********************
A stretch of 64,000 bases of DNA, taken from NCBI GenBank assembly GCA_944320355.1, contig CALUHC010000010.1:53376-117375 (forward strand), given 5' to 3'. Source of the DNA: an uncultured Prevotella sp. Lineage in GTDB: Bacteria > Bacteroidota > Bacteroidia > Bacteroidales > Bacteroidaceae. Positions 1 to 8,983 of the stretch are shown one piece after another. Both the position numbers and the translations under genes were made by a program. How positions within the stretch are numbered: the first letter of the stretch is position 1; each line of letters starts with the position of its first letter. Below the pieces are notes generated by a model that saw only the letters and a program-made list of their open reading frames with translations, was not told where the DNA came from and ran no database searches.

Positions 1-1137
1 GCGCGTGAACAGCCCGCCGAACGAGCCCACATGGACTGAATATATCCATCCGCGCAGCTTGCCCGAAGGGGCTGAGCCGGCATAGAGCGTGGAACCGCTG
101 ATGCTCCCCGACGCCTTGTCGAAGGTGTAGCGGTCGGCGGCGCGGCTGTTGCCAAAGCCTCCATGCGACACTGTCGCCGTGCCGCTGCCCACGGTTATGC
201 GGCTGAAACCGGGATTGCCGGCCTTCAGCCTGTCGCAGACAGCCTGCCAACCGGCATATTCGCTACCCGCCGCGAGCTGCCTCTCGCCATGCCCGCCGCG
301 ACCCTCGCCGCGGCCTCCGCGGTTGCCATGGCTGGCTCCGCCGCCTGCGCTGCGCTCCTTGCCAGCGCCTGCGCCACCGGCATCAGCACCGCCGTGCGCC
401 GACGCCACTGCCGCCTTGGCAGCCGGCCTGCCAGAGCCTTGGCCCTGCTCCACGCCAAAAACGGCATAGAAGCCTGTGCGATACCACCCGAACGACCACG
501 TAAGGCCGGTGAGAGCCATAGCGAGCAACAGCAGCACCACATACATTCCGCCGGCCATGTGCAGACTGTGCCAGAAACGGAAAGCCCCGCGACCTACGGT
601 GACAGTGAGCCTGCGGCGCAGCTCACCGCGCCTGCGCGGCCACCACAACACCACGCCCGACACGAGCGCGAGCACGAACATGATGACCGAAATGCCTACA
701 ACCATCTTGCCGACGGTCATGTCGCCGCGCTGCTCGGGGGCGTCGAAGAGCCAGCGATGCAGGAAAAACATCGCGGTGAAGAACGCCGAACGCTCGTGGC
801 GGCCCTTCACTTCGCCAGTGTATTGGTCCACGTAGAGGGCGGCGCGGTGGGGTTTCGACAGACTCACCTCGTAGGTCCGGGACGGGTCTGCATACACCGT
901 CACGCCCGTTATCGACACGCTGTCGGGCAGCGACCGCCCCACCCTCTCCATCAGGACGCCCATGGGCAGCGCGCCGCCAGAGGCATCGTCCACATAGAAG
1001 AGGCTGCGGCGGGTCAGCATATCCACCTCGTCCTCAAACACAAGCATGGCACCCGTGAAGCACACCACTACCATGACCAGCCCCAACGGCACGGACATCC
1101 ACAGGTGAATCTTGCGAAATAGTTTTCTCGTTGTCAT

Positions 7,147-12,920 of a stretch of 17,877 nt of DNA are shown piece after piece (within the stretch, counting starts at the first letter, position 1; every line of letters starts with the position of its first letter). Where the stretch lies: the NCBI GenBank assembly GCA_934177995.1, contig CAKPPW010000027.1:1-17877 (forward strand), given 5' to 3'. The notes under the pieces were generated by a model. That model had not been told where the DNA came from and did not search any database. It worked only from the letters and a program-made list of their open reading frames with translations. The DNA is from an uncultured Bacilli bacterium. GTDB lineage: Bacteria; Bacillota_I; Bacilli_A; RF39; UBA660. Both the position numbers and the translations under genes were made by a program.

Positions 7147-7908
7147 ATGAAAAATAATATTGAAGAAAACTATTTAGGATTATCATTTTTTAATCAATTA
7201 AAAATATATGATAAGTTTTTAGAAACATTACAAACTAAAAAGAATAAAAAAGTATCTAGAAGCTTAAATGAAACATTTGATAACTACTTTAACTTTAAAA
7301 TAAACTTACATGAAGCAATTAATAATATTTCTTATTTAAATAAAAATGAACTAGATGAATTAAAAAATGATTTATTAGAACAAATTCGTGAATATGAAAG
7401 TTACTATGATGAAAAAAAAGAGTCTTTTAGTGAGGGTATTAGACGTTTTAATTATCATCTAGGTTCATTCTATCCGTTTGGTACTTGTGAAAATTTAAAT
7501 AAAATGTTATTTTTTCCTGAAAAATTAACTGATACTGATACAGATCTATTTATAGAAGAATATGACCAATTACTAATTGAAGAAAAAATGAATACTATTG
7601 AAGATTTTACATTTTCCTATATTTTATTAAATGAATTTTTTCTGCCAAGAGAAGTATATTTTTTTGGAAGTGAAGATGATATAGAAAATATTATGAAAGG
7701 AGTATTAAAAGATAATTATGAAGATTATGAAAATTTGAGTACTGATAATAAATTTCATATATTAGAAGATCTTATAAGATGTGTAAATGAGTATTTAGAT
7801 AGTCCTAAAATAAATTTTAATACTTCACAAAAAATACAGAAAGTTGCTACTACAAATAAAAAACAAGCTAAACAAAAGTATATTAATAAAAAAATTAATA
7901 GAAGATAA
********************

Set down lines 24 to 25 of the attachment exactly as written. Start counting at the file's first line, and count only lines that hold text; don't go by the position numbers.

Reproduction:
7801 AGTCCTAAAATAAATTTTAATACTTCACAAAAAATACAGAAAGTTGCTACTACAAATAAAAAACAAGCTAAACAAAAGTATATTAATAAAAAAATTAATA
7901 GAAGATAA